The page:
Comforting Red Lentil Soup (Dal Soup)
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A warm and comforting Indian-inspired dal soup. This red lentil soup is made with a hint of curry, coconut milk, lemon juice, and fresh cilantro. You can make it in the slow cooker or on the stovetop!
Hoping we’ve had the last of the scorching hot weather for the year!
I’m making bowls of warm red lentil soup and serving it up with crusty bread on the side, and it’s so so good. Regardless of the weather, I love having a pot full of homemade soup in the refrigerator to enjoy for lunches throughout the week.
A bowl of soup and a side salad always fuel me for the day and keep me from feeling super full or from having that 3 pm crash.
I’ll be the first one to tell you that red lentil soup may not be the most photogenic soup you’ve consumed, but it definitely is warm and hearty. It’s easy to make, fills you up, tastes better the next day, and uses mostly pantry staple ingredients.
What is red lentil soup?
Lentil soup is a hearty soup that is often vegetarian-friendly. There are a lot of different varieties of lentils that can be used to make soup, such as, red, yellow, black, or brown lentil. We’re using the red variety to make todays red lentil soup.
What do you need to make red lentil soup?
- Oil + butter: If you follow a vegan diet, feel free to swap the butter for margarine or more oil.
- Minced garlic: I like to use four cloves of garlic, but feel free to use more or less as you prefer.
- Chopped onions: To make this soup even faster, just roughly quarter the onions and pop them into a food processor to help chop them faster. This saves you so much time if you’re planning on pureeing the soup anyway!
- Chopped celery: I process the celery the same way as the onions.
- Seasonings: For this recipe, we’ll be using a few Indian spices, such as turmeric, garam masala, chili powder, ground cumin, and curry powder. I often get a lot of questions about the chili powder, so I want to take a second and tell you that almost any kind of mild (or hot) chili powder will work for this recipe. Standard Indian chili powder has about the same heat level as cayenne, so even cayenne will work for this recipe (however, I don’t suggest using ½ teaspoon unless you can really really spicy food!)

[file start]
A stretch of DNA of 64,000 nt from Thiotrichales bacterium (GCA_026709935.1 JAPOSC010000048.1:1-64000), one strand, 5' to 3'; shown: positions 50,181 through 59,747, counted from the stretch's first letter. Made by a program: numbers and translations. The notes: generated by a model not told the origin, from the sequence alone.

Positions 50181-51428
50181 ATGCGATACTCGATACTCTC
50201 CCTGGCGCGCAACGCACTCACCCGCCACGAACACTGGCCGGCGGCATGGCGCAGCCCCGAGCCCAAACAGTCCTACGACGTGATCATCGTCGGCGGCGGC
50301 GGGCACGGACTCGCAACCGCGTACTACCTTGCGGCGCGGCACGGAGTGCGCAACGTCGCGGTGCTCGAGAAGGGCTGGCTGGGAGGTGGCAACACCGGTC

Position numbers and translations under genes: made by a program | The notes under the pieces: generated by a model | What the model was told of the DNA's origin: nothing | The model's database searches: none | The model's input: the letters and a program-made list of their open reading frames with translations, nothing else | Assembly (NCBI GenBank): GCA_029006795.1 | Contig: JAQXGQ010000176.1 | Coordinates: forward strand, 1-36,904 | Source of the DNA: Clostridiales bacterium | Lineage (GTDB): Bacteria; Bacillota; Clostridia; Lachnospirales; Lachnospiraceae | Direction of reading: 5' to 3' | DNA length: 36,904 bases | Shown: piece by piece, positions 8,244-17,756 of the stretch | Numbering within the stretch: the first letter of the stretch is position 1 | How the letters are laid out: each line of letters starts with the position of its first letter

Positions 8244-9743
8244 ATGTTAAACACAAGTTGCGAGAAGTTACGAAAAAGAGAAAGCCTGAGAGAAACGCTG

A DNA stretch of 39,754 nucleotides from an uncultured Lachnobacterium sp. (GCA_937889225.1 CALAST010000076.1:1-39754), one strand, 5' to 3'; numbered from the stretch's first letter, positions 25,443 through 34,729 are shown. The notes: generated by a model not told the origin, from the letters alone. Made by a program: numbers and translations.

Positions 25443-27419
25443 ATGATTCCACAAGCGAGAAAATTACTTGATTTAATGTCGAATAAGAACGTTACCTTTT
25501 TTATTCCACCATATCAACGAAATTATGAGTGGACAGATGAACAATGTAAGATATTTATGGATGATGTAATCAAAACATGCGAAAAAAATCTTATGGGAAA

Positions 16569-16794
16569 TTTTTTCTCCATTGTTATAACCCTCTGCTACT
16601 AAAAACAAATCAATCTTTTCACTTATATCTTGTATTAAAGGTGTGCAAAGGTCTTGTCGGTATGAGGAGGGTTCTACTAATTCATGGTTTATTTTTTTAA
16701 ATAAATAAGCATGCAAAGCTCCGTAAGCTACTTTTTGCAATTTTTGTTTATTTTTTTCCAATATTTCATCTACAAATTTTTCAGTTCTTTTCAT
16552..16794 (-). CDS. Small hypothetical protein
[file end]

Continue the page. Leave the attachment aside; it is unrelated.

- Diced tomatoes: You just need a can on tomatoes, I told you, this one uses a ton of pantry staples!
- Red lentils: I buy red lentils from an Indian grocery store. They usually require a quick pick and rinse. Just check the container of your lentils to see if they’ve been pre-rinsed – no need to rinse them if they’ve already done that for you!
- Vegetable broth: I’ve made this recipe with both vegetable and chicken broth – both work equally well, so use whichever you prefer.
- Coconut milk: Coconut milk adds richness to the soup. It doesn’t taste like coconut, but it definitely gives it a creamy flavor.
- Lemon juice: I like to add lemon juice as it really compliments all the flavors in this soup.
FAQ’s about lentil soup:
- Can I make this recipe in the instant pot? I haven’t tried making this soup in the instant pot before but I do think it would work. I’d cook in on high pressure for about 9-10 minutes. I’d use ~4 cups of stock if you plan on making it in the IP. Then, thin with additional stock as desired.